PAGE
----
Reducing COVID-19 vaccine hesitancy and improving vaccine uptake in Nigeria

Authors

  • Amenze Eguavoen Programs Department, Nigeria Solidarity Support Fund, Lagos https://orcid.org/0000-0002-6341-9998
  • Heidi J. Larson Department of Infectious Disease and Epidemiology, London School of Hygiene and Tropical Medicine, United Kingdom; Institute for Health Metrics and Evaluation, University of Washington
  • Fejiro Chinye-Nwoko Management Department, Nigeria Solidarity Support Fund, Lagos
  • Toluwanimi Ojeniyi Programs Department, Nigeria Solidarity Support Fund, Lagos

DOI:

https://doi.org/10.4081/jphia.2023.2290

Keywords:

COVID-19, vaccination, hesitancy

Abstract

By May 30, 2022, there were 526,182,662 confirmed COVID- 19 cases and 6,286,057 deaths globally; of which Nigeria had recorded 256,028 confirmed cases and 3143 deaths. By the same time, Nigeria had received a total of 93.9 million doses of the COVID-19 vaccine, enough to vaccinate 25% of the population; however, only 27.4 million people (13.3% of the population) had received at least one dose of the vaccine. This article examines available evidence on COVID-19 vaccine hesitancy in Nigeria and makes recommendations for improving its uptake. Major causes of COVID-19 vaccine hesitancy identified in Nigeria were concerns around vaccine efficacy and safety, disbelief in the existence and severity of the disease, and distrust of the government. To reduce COVID-19 vaccine hesitancy and improve vaccine coverage in Nigeria, mapping vaccine acceptance and hesitancy across geographies and demographics is needed, as well as increased stakeholder communication, and effective community engagement.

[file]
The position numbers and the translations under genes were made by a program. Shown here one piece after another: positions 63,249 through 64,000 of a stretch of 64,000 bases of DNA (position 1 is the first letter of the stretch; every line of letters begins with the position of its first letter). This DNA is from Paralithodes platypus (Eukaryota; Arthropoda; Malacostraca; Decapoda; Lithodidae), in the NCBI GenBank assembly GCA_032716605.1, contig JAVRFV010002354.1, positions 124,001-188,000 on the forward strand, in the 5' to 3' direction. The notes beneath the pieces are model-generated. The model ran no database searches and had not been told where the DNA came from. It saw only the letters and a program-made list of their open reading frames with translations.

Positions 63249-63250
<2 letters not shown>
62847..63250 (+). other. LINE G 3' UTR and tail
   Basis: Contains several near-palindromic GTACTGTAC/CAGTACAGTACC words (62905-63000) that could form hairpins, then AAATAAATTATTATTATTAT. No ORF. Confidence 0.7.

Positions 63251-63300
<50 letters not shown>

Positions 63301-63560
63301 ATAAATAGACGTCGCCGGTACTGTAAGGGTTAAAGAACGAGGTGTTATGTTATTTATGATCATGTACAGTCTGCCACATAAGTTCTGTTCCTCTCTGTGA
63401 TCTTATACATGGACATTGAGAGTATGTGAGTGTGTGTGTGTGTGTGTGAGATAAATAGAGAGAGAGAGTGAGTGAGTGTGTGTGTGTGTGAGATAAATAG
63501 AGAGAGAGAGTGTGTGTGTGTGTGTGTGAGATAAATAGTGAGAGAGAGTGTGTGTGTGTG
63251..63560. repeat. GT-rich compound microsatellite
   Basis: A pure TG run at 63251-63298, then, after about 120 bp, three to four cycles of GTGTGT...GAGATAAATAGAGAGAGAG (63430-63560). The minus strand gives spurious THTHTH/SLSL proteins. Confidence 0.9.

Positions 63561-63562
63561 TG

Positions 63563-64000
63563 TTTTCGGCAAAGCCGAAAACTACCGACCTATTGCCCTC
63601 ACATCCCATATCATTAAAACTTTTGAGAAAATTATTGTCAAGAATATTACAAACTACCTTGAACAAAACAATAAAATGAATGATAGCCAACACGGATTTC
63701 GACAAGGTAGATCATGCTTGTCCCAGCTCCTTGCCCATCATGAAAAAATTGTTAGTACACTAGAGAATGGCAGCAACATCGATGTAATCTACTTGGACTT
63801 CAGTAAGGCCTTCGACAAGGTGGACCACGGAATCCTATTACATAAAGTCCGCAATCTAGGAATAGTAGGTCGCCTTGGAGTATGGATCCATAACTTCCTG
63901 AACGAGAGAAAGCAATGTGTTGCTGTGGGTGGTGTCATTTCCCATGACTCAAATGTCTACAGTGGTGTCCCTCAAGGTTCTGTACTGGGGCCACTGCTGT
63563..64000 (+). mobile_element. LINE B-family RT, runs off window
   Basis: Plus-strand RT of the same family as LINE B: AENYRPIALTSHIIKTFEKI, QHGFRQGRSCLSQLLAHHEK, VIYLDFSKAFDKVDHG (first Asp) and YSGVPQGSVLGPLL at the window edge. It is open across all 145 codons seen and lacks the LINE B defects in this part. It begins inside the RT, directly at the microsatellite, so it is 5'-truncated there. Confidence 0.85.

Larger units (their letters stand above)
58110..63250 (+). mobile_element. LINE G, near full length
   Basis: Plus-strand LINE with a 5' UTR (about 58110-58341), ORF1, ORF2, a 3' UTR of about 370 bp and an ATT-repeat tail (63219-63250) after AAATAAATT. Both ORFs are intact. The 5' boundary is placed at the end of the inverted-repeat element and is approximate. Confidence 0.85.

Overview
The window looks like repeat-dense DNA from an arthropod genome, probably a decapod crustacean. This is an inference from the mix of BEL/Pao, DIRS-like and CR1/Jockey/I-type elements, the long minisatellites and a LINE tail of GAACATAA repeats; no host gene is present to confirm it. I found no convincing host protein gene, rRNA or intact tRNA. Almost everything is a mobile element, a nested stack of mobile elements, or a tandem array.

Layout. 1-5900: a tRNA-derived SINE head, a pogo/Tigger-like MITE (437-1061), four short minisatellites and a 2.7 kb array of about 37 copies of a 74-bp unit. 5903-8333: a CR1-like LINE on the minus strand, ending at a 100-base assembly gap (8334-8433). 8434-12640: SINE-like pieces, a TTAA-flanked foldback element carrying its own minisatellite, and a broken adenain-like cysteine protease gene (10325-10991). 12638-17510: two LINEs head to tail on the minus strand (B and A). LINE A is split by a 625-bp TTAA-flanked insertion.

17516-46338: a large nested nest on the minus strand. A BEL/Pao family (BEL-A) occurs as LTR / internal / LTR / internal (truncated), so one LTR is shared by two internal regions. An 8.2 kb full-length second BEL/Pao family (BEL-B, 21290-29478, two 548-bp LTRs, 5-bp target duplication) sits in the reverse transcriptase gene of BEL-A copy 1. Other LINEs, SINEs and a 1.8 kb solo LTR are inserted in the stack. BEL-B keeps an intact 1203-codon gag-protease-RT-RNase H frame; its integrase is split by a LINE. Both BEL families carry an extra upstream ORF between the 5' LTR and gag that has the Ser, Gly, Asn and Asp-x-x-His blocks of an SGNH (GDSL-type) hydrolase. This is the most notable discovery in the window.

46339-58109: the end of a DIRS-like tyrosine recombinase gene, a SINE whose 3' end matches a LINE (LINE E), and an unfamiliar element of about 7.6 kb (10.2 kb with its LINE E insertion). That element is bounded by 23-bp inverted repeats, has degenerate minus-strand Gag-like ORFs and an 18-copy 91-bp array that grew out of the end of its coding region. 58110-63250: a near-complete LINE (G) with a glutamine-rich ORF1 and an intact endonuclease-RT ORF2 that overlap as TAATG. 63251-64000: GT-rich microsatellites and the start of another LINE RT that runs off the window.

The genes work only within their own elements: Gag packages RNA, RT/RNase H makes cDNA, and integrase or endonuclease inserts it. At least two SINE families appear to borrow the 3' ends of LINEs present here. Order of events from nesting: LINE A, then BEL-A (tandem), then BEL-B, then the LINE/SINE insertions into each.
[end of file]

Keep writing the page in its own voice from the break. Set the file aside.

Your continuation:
Download data is not yet available.

References

EU-LAC. COVID-19 vaccines: the global challenge of equitable distribution and access; 2021. Available from: https://eulacfoundation.org/sites/default/files/2021-04/I%20EU-LAC%20Policy%20Brief_EN_0.pdf.

McDermott A. Core concept: herd immunity is an important – and often misunderstood – public health phenomenon. Proc Natl Acad Sci U S A 2021;118:e2107692118.

WHO. Coronavirus (COVID-19) dashboard. Available from: https://covid19.who.int/. Accessed: 31 May 2022

WHO. Available from: https://covid19.who.int/region/afro/country/ng. Accessed: 31 May 2022.

Mathieu E, Ritchie H, Rodés-Guirao L, et al. Coronavirus pandemic (COVID-19). Available from: https://ourworldindata.org/covid-vaccinations?country=OWID_WRL . Accessed: 31 May 2022

Solís Arce JS, Warren SS, Meriggi NF, et al. COVID-19 vaccine acceptance and hesitancy in low- and middle-income countries. Nat Med 2021;27:1385-94.

Sallam M, Al-Sanafi M, Sallam M. A global map of COVID-19 vaccine acceptance rates per country: an updated concise narrative review. J Multidiscip Healthc 2022;15:21-45.